11/22/2010 9:30 AM
Yes, in some cases you really can ReWire more than two programs into a host—no matter what people tell you.
I recently did a session at a studio of a friend
who’s really into ReWire, and I’m hooked. He
said that you need a super-powerful computer
to pull it off, but didn’t really elaborate. How
much computer do I really need? Can I get by
with a dual-core machine?
Jacquie Tobias, via email
EQ: Your friend is half-right. (And we wonder why we
get these kinds of questions right after a new version
of Reason has been released!) The ReWire protocol
itself uses almost no power; it’s really just a way of
connecting one program with another. However,
because you’ll be running two programs at once,
they’ll be splitting your computer’s resources
For example, if one of the programs has a virtual
instrument loaded that stores a ton of samples in
RAM, there might not be enough RAM left for the
other program. Try running each of the programs that
you want to use, and if either one consumes a lot of
CPU and RAM, then ReWiring might be a problem.
On the other hand, if your CPU isn’t breaking a sweat,
you’ll probably be okay. You may need to increase
latency a bit to lighten the CPU load, but in general, if
you make sure your computer isn’t spending resources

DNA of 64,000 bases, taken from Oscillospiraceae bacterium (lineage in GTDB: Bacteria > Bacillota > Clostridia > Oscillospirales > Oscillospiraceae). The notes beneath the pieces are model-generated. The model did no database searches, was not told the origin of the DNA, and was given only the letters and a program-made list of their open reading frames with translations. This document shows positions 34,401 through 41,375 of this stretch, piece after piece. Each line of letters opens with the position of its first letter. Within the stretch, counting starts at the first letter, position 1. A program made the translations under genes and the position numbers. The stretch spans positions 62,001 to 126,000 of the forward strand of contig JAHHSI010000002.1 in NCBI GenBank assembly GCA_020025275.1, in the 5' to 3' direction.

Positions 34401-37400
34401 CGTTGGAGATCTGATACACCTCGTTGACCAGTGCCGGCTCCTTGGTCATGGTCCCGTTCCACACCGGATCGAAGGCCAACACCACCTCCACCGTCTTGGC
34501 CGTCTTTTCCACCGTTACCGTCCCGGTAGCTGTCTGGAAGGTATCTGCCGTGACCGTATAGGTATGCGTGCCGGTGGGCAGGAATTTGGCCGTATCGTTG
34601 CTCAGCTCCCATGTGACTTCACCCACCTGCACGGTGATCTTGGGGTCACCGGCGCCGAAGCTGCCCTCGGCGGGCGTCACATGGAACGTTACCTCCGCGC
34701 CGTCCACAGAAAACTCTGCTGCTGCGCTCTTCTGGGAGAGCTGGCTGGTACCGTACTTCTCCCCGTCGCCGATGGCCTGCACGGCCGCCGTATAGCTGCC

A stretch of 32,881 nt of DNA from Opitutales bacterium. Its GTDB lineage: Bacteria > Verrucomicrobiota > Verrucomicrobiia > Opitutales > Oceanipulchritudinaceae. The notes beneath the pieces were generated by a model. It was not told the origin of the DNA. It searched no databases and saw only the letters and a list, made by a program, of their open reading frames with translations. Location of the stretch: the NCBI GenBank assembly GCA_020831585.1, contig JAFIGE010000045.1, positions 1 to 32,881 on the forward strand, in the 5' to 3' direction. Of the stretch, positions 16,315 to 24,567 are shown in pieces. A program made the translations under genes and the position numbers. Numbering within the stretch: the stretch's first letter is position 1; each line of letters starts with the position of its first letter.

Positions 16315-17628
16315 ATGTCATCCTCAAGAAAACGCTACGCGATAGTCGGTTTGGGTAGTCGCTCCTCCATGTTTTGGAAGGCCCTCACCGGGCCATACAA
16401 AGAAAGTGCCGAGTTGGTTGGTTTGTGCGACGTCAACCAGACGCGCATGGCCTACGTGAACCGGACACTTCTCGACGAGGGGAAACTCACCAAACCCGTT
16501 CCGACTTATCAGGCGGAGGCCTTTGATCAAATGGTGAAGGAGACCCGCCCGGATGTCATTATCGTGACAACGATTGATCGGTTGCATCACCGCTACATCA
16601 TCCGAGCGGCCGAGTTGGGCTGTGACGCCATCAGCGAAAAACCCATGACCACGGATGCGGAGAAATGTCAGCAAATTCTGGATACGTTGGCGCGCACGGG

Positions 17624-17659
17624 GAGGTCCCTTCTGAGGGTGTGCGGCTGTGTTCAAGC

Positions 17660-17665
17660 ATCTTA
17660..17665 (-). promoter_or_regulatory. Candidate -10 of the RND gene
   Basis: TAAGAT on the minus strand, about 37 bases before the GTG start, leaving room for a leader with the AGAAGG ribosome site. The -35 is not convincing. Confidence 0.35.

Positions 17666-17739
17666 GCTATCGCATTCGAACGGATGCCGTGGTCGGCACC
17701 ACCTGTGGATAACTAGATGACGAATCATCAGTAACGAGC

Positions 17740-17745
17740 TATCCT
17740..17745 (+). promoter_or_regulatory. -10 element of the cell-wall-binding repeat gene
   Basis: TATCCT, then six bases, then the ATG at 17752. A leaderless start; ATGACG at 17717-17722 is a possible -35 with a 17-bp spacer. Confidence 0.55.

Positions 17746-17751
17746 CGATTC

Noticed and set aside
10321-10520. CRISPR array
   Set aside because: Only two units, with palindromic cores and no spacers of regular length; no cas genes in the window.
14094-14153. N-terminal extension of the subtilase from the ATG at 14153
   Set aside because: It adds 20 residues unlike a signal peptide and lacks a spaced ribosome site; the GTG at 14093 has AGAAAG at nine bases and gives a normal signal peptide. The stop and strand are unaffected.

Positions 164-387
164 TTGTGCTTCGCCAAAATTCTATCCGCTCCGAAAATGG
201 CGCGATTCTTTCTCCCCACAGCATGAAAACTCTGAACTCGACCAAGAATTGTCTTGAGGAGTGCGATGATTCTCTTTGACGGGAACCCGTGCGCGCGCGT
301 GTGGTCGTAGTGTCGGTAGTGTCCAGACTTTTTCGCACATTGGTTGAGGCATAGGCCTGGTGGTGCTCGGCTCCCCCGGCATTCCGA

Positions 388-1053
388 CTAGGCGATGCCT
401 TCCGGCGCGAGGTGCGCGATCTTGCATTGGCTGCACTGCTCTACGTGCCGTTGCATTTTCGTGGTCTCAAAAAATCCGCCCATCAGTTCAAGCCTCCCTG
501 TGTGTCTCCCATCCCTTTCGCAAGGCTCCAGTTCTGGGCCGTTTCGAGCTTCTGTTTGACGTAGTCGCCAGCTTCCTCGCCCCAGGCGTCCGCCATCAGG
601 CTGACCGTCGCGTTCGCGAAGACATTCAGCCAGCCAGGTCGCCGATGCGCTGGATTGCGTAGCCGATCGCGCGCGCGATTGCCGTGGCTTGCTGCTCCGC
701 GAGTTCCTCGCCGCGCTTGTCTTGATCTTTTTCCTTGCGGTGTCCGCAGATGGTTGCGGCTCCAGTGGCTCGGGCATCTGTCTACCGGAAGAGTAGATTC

on unnecessary tasks, any modern music computer
should be able to handle ReWired applications without
If you want to get heavy into ReWire, the nicest
present for your computer would be as much RAM as
it can address. So is a 64-bit machine with a 64-bit
OS the answer, as this type of system can address far
more RAM compared to 32-bit systems? Not so fast.
ReWire isn’t compatible yet with 64-bit operating systems,
although it will generally work with 32-bit ReWirecompatible
applications running under a 64-bit OS.
One last thing: Conventional wisdom says you
can’t ReWire more than two programs together, but
that’s not always true. Look at the screenshot for
proof: Both Propellerhead Reason and Ableton Live
are ReWired into Sonar, which is playing back music
from all three programs. It’s definitely taxing the CPU,
but it works.
Ask EQ a technical audio-related question, and EQ will
answer it. Send it to email@example.com.